India inked an inter-governmental pact with France to buy 36 Rafale fighter planes on Monday but the two sides could take several weeks to hammer out the multi-billion euro deal.
In April last year, Prime Minister Narendra Modi had announced in Paris that India would buy the French fighter jets under a government-to-government deal, scrapping the original plan to buy 126 Rafales after commercial negotiations with plane-maker Dassault Aviation collapsed.
What is Rafale?
France launched the Rafale programme as it wanted to deploy an omnirole fighter to replace seven different types of combat aircraft operated by it. The twin-engine warplane is capable of carrying out a variety of missions - ground and sea attack, air defence and air superiority, reconnaissance and nuclear strike deterrence.
India will be the third country to buy the Rafale after Egypt and Qatar. The plane has seen combat in Afghanistan, Libya and Mali.
The Indian Air Force had projected a requirement for medium, multi-role combat aircraft way back in 2001 to replace ageing Soviet-era fighter jets in its fleet. India floated a global tender in August 2007 to buy 126 modern combat planes to boost the IAF’s offensive capabilities.
Dassault Aviation, which manufactures the Rafale fighters, beat off competition from five international rivals and emerged as the frontrunner for the contract in January 2012. However, the tender stood cancelled when Modi announced India would buy 36 Rafales under a g-to-g deal.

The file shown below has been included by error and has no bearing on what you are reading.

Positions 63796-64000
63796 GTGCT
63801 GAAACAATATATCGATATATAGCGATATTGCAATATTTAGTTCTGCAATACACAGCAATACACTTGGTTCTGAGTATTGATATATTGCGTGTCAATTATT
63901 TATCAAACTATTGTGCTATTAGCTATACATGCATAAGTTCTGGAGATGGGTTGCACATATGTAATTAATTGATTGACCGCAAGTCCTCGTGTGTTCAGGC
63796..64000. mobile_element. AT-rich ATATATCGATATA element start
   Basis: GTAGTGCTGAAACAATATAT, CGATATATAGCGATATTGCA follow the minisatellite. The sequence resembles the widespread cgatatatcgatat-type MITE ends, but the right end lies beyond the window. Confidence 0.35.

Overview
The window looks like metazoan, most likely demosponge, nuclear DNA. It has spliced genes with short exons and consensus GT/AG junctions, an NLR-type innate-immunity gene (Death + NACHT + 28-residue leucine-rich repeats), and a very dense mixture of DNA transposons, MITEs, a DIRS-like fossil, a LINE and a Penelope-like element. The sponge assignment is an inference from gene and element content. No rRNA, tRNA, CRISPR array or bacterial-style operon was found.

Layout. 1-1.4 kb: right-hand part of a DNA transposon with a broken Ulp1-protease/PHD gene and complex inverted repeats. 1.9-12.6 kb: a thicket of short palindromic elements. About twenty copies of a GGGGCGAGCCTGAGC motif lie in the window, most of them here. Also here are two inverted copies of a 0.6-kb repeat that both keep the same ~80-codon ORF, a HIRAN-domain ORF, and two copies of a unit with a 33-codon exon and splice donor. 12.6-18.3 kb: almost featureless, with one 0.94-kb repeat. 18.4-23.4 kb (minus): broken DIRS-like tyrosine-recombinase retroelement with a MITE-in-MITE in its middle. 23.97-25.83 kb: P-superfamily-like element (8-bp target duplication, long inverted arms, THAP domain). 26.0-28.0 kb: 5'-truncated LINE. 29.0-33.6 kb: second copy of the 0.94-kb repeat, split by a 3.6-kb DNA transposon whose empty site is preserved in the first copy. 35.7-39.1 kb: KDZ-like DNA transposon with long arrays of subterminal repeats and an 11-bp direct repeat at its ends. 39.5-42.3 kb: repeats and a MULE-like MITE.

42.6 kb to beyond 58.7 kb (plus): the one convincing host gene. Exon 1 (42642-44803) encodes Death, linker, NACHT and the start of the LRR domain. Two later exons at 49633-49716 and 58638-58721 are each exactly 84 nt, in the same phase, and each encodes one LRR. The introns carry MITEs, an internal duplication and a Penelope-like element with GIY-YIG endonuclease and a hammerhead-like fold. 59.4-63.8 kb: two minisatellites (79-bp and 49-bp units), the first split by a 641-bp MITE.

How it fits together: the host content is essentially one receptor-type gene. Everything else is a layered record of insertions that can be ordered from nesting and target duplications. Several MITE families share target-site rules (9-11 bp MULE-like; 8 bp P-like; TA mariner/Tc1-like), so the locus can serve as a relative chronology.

India requires 45 fighter squadrons to counter a combined threat from China and Pakistan, but it has only 34 squadrons with about 18 planes each. Also, 14 of these squadrons are equipped with vintage MiG-21 and MiG-27 fighter planes.
India desperately needs to upgrade its ageing Soviet-era fleet plagued by engine troubles and poor availability.
What are the hurdles?
Details such as pricing and after-sales support need to be sorted out before the contract can be signed. Dassault Aviation has said the deal could be clinched in around four weeks.
France has indicated a maximum price of around €11.6 billion for the warplanes with full armament complement. India is negotiating to bring the price down to around €8 billion.
Wing span: 10.90 m
Length: 15.30 m
Height: 5.30 m
Overall empty weight: 10 tons
Max take-off weight: 24.5 tons
External load: 9.5 tons
Service ceiling: 50,000 ft